Archive for March, 2012

Natural running

March 29, 2012

The word ‘natural’ invokes images of wholesomeness but also carries a hint that we are in danger of being hoodwinked by a snake-oil merchant.  In contrast, the word ‘technological’ has overtones of something lacking wholesomeness.  Nonetheless, on the whole, I am glad I belong to a species with the brainpower to develop technology.   Many inventions created by human wit, ranging from reading glasses to electronic devices, extend the range of activities that are accessible to me and make life more interesting.  But when it comes to running, there is good reason to ask whether we have lost our natural skill as a result of growing up a modern technological society.

Humans are in fact remarkably good endurance runners.  Although many species can outpace us in a short sprint, few can maintain a steady pace for such long distances. On the other hand, a very large proportion of us get injured each year.  In a comprehensive review of studies of injury rates among distance runners, van Ghent and colleagues found that the incidence of lower extremity injuries reported in published studies ranges from 20% to 79% (Br J Sports Med 41: 469-480, 2007).

Persistence hunting

Accumulating evidence suggests that humans became good endurance runners because evolution favoured the development of anatomical (and perhaps biochemical) adaptations that enabled our forebears to engage in persistence hunting – in which the hunter pursues his quarry to the point of exhaustion – on the African savannah around two million years ago. (Bramble and Lieberman, Nature, 432, 345-352  2004).   We do not know whether or not early persistence hunters were also prone to injury, though evolution would scarcely have favoured those who were as prone to injury as modern-day runners. Perhaps only an elite few in the tribe were able to run without injury.  Among the few remaining peoples of the Kalahari desert who continue to practice persistence hunting today, the huntsman who engages in the long chase is an elite member of the hunting group.  Nonetheless, an ability to run far with few injuries is likely to have been a fairly common skill among our early ancestors.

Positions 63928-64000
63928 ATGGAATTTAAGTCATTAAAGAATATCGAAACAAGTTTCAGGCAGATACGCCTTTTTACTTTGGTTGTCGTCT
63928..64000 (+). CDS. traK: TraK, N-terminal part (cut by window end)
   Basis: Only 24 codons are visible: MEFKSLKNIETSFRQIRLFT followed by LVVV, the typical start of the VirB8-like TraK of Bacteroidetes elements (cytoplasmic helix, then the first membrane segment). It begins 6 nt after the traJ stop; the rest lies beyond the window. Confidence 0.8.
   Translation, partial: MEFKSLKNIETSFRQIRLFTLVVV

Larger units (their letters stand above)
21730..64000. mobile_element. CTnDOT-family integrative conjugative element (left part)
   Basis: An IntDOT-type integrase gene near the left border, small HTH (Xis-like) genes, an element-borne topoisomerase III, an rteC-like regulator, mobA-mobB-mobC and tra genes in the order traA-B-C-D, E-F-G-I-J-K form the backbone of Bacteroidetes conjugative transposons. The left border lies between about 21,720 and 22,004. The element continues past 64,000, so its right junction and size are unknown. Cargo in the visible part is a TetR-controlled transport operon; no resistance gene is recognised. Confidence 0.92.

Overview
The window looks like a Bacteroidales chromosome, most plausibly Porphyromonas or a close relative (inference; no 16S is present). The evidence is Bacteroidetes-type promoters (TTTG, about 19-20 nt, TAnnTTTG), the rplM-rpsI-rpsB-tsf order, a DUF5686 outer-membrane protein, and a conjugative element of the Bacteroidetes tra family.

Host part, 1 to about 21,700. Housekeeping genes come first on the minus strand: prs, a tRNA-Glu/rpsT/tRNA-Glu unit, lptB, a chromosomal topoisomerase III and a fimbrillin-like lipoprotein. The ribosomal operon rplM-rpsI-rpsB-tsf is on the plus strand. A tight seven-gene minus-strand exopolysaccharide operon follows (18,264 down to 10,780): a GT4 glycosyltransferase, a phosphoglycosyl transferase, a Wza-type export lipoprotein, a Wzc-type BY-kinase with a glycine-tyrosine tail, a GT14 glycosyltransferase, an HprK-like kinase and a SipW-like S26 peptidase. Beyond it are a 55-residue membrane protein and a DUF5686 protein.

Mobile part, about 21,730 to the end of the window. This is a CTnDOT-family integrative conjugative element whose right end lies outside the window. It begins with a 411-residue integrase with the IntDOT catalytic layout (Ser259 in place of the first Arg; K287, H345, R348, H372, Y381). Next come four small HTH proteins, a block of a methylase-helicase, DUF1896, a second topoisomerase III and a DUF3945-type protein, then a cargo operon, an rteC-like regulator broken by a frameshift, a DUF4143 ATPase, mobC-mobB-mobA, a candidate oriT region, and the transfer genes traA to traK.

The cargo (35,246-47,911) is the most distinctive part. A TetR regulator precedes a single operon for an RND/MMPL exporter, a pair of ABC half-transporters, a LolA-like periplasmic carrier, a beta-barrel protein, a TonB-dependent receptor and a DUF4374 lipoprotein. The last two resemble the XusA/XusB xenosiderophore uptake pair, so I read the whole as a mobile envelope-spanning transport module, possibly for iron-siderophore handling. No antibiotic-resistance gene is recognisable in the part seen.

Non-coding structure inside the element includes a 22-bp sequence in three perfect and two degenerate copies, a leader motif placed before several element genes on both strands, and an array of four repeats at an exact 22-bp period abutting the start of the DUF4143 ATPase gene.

Bare feet v shoes

So if we wish to minimize injury, it is probably worthwhile to ask how did our forebears run.  Perhaps the first point to note is that they would not have worn shoes (though it is also noteworthy that  modern-day persistence hunters in the Kalahari do wear shoes).  The most striking difference between barefoot and shod runners is the nature of the foot-strike.  Hasegawa and colleagues demonstrated that about 75% of runners wearing modern running shoes heel-strike (J Strength Cond Res. 21(3):888-93, 2007).  In contrast, Lieberman and colleagues have demonstrated that bare-foot runners are much more likely to land on the forefoot and then transfer a portion of the load to the heel whilst on stance.  Lieberman and colleagues have demonstrated this is a systematic study comparing American habitual barefoot runners with shod runners, and confirmed it in a less systematic observation of Africans who had grown up never wearing shoes (Nature. 463(7280):531-5, 2010.   Landing on the forefoot minimises the initial sharp increase in vertical ground reaction force that is seen with heel striking.

Lieberman is firm in pointing out that there is no strong evidence that minimising this sharp increase in ground reaction force leads to lower injury risk. However, in general, the repeated application of a rapidly rising large force is stressful and might be expected to lead to stress fracture.  So it is plausible that injury risk is greater when wearing shoes. This plausibility is confirmed by Kerrigan’s demonstration of greater torques at hip and knee during shod running (PM &R: The Journal of Injury, Function and Rehabilitation, Vol. 1, pp 1058-1063, 2009).  Thus it appears that Bill Bowerman’s first experiments with a waffle iron that led to the modern running shoe, were a faltering mis-step based on the mistaken idea that putting padding between the runners foot and the ground would increase safety and efficiency.

Getting airborne

I have discussed the question of running shoes and foot-strike in a previous post, and I will probably return to it again in the future.  However my main interest today is in the question of how our forebears were equipped to deal with the cardinal challenge of running: exerting a strong enough force to get airborne.  Getting airborne is the essence of running.  It allows us to minimise the inefficient braking that is an inevitable consequence of maintaining a stationary foot on the ground during the stance phase.  To minimise braking we must spend as small a portion of the gait cycle on stance as is possible.  We can do this by landing with the foot only a short distance in front of our centre of gravity (COG), but that necessarily entails the exertion of a large push against the ground.   If we are on stance for only a third of the gait cycle, the average push against the ground during stance must be three times body weight.